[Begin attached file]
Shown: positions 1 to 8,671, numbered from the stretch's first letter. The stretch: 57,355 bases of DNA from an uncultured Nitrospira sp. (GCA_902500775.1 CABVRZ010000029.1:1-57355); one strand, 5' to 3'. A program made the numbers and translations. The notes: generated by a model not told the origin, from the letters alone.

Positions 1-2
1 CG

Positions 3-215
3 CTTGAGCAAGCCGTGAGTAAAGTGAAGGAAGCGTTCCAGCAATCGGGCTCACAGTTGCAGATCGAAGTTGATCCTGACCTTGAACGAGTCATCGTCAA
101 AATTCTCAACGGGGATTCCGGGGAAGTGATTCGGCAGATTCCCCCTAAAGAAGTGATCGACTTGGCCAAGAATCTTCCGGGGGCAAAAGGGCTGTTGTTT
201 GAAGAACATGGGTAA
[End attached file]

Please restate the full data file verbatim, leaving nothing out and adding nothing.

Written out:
Shown: positions 1 to 8,671, numbered from the stretch's first letter. The stretch: 57,355 bases of DNA from an uncultured Nitrospira sp. (GCA_902500775.1 CABVRZ010000029.1:1-57355); one strand, 5' to 3'. A program made the numbers and translations. The notes: generated by a model not told the origin, from the letters alone.

Positions 1-2
1 CG

Positions 3-215
3 CTTGAGCAAGCCGTGAGTAAAGTGAAGGAAGCGTTCCAGCAATCGGGCTCACAGTTGCAGATCGAAGTTGATCCTGACCTTGAACGAGTCATCGTCAA
101 AATTCTCAACGGGGATTCCGGGGAAGTGATTCGGCAGATTCCCCCTAAAGAAGTGATCGACTTGGCCAAGAATCTTCCGGGGGCAAAAGGGCTGTTGTTT
201 GAAGAACATGGGTAA